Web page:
Archive for the ‘cooking’ Category

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Catch-up, 2/15/2016

February 15, 2016

The Seven Darlings, by Gouverneur Morris

Mel was reading this, and it sounded fun, and it is. Six sisters and a brother turn their summer home into a fancy resort to earn a living after their father dies. It starts really, really well, but there’s too much going on. Every sibling has a romance, and in the end, none of them get enough page-time.

Firm of Nan & Sue, Stenographers, by Harriet Carpenter Cullaton

Mostly a series of anecdotes about running a typewriting business, told by Nan. She recruits her widowed friend Sue when she finds she has too much work to do on her own. The two women deal with a variety of customers, are taken in by a con artist, and, perhaps most intriguingly, operate a payphone.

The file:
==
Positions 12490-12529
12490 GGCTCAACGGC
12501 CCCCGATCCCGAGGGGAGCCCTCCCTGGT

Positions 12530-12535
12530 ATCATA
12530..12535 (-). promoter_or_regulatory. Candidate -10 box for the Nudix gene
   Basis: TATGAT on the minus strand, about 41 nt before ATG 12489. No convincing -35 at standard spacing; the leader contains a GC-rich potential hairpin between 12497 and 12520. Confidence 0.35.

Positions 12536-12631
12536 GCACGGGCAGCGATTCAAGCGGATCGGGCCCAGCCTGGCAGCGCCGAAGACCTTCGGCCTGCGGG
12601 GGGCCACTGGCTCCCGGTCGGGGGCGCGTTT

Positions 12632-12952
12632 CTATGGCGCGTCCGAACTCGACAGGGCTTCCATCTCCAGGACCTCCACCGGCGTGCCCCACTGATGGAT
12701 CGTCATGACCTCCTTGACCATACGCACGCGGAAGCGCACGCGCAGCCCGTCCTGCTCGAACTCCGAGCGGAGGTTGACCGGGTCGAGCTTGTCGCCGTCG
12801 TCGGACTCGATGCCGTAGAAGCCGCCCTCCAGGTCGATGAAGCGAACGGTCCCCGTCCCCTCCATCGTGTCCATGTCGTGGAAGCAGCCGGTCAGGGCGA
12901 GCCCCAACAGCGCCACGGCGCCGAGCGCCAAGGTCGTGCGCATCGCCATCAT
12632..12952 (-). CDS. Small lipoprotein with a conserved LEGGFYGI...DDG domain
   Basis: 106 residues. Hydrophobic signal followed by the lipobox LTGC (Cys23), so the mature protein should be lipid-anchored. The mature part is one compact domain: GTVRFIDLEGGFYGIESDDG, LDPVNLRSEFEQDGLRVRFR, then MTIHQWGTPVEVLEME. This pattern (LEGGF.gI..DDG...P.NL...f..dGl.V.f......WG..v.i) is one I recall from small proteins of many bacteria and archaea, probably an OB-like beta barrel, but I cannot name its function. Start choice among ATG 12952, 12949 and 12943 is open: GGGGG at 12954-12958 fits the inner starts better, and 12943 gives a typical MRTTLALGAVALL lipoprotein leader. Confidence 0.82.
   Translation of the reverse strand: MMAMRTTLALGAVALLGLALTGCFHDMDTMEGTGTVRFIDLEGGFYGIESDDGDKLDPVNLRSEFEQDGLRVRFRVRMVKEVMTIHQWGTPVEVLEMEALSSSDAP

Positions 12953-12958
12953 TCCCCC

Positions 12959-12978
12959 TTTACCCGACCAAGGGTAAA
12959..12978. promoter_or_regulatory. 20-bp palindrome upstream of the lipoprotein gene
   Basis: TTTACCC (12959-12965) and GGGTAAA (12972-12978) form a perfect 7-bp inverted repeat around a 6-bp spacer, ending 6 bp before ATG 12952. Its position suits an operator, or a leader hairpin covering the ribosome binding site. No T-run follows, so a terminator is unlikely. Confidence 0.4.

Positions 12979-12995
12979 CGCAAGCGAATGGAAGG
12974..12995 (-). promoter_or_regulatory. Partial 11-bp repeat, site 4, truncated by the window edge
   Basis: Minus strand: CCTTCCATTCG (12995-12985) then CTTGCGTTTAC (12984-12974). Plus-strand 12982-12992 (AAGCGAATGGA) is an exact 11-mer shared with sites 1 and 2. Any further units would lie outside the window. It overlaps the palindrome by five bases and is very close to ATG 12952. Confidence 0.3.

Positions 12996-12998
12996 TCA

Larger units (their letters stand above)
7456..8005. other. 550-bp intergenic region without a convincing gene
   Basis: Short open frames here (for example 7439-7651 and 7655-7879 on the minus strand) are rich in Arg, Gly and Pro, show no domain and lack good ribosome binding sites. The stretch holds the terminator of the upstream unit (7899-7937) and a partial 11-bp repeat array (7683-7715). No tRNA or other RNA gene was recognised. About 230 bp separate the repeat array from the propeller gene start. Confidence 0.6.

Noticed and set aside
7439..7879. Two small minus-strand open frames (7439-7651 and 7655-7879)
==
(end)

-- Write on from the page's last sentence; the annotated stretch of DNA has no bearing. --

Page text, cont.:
Gentle Breadwinners, by Catherine Owen

Another story/cookbook from Catherine Owen. Two young women, left penniless after the death of their father, move in with their aunt and uncle, poor farmers. After a few false starts, Dorothy, the older sister, figures out how to earn a living, with not as much help as she’d like from her sister May. Don’t let the abbreviated review fool you–I loved this.

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The Art of Confectionary

September 29, 2009

Have you ever wanted to boil sugar “to the Degree called Smooth”? Do you urgently need to draw a jelly from pippins? Have you, like me, always been curious about the preparation of cochineal? Do you wish to know the difference between preserving gooseberries green and preserving them white?

The Art of Confectionary, published 1761, has all the answers and much more. I’m tempted to try some of the recipes, if only I could decipher them. Take the following, for example, a recipe for “The Feathered Sugar”:

The Feathered Sugar,

Is a higher Degree of boiling Sugar, which is to be proved by dipping the Scummer when it hath boiled somewhat longer; shake it first over the Pan, then giving it a sudden Flurt behind you; if it be enough, the Sugar will fly off like Feathers.

What is the Scummer? What does “it” refer to? And, most importantly, what is a Flurt?